Simon Kaye on the World-Changing Commons Research of Elinor Ostrom
= report, articles, video on Elinor Ostrom
- Video via https://www.youtube.com/watch?v=234-AH6NTPM
- website URL = https://www.newlocal.org.uk/publications/ostrom/
- article URL = https://www.newlocal.org.uk/wp-content/uploads/2020/10/Think-Big-Act-Small_.pdf
"Ostrom is the intellectual hero of the community power movement. Her decades-long research confirms what many of us already believe, that people are less selfish – and more capable – than we’re conditioned to think. This has radical implications for how we run our public services and move forward as a society.
Dr Simon Kaye introduces New Local's major new piece of work: Think Big, Act Small, which unpacks her ideas, and presents their real, urgent lessons for the UK today."
About the Report
"New Local’s latest report, Think Big, Act Small, is an effort to bring the UK’s establishment to its senses. It draws upon the work of Elinor Ostrom – who won the Nobel Prize in economics for showing how communities can solve problems “beyond markets and states” – to unpack a series of insights about the conditions that allow communities to rise to meet the challenges that they encounter. The report argues that in many cases people-powered, local, and small-scale responses can outcompete privatized or government-run alternatives."
Executive Summary of the Report
Elinor Ostrom humanised the study of economics and politics. She discovered what is possible, and the problems that can be solved, when we trust each other. Her work inspires optimism, but she was also a realist, basing her findings on decades of tireless work in the real world.
This quietly revolutionary research led her to become the first woman to win a Nobel prize in economics. She demonstrated that people’s motivation and ability to cooperate, participate, and sustainably control their own resources are far greater than is usually assumed.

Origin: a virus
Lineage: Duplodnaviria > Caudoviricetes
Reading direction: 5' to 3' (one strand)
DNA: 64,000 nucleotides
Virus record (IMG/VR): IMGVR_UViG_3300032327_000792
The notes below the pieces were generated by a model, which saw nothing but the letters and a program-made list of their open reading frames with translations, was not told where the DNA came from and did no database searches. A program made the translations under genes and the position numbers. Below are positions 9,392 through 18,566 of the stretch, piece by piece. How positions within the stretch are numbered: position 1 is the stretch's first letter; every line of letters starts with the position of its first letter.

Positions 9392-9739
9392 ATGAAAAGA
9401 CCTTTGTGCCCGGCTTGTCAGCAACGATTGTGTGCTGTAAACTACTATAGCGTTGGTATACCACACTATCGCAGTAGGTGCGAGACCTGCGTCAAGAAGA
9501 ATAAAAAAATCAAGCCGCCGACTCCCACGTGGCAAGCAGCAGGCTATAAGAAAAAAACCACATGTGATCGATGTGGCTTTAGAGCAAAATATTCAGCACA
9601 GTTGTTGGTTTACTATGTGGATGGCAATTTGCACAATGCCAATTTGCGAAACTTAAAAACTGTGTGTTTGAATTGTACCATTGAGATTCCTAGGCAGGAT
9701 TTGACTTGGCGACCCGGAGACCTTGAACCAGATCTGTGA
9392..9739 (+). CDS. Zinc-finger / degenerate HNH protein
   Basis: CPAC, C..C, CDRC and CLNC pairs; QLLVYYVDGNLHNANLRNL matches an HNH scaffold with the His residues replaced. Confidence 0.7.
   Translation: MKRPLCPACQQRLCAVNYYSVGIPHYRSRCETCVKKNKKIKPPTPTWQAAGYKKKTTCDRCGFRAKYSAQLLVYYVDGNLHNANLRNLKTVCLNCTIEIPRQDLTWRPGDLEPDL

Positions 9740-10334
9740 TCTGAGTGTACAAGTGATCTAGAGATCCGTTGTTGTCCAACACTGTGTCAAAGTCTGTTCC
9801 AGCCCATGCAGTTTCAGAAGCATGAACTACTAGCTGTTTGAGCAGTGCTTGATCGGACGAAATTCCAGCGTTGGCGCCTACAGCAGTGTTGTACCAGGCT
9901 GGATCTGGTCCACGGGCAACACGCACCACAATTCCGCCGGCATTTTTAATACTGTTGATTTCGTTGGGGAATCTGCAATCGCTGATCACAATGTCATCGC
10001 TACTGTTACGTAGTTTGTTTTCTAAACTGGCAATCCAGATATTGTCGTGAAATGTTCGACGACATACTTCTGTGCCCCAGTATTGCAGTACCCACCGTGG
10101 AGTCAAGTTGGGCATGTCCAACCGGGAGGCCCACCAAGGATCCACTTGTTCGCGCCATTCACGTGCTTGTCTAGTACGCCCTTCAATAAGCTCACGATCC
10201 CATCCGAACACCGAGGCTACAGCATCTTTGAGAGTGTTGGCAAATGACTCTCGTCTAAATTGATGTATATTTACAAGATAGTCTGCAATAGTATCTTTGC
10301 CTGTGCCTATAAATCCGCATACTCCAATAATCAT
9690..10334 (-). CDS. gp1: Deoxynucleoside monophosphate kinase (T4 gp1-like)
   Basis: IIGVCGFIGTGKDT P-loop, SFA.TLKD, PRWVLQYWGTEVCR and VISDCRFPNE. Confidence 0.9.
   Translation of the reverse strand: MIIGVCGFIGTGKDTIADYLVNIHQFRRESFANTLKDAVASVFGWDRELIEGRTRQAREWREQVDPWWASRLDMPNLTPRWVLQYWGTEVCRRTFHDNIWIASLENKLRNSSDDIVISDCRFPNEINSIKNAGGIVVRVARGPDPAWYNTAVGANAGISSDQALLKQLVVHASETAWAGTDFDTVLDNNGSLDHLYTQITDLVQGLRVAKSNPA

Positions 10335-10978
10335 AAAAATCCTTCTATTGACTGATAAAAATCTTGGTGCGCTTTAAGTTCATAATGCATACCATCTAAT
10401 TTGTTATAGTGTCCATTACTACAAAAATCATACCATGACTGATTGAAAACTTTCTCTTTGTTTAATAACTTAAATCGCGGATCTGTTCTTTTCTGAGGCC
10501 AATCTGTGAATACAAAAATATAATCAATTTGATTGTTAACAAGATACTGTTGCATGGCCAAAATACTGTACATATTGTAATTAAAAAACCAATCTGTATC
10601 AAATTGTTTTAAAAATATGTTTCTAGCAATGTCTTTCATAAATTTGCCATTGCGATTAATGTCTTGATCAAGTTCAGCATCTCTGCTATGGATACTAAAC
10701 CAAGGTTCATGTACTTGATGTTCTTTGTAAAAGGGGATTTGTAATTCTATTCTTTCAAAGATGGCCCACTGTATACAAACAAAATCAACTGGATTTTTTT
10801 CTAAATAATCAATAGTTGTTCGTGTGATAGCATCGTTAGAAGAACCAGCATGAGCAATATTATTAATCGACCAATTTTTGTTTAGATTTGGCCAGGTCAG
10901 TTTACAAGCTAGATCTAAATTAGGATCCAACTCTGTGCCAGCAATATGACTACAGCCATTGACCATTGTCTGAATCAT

Ostrom’s work offers grounds for ambitiously re-imagining the relationship between people and institutions. It should inform and inspire policy debate about community power, devolution, public service reform, and organisational transformation.
This report draws out Ostrom’s insights for the UK in the context of a growing crisis in the relationship between people and institutions. It adapts and contextualises her work into a new set of practical lessons for ‘self-governance’ – where communities take control over the things that matter to them – and connects these with contemporary examples of community-powered projects in the UK.
It offers a new analysis of Ostrom’s key insights: that a different model, “beyond markets and states”, is possible in communities with high levels of autonomy and internal trust. Recognition of these insights could lead to more diverse and creative solutions to our problems.
The experience of mutual aid in response to the Covid-19 pandemic shows the power latent in our communities. Growing and sustaining it will involve learning Ostrom’s lessons for community power, with strong civil society and empowered, facilitative local government in place to safeguard community rights and act as guarantor for three key conditions: locality, autonomy, and diversity.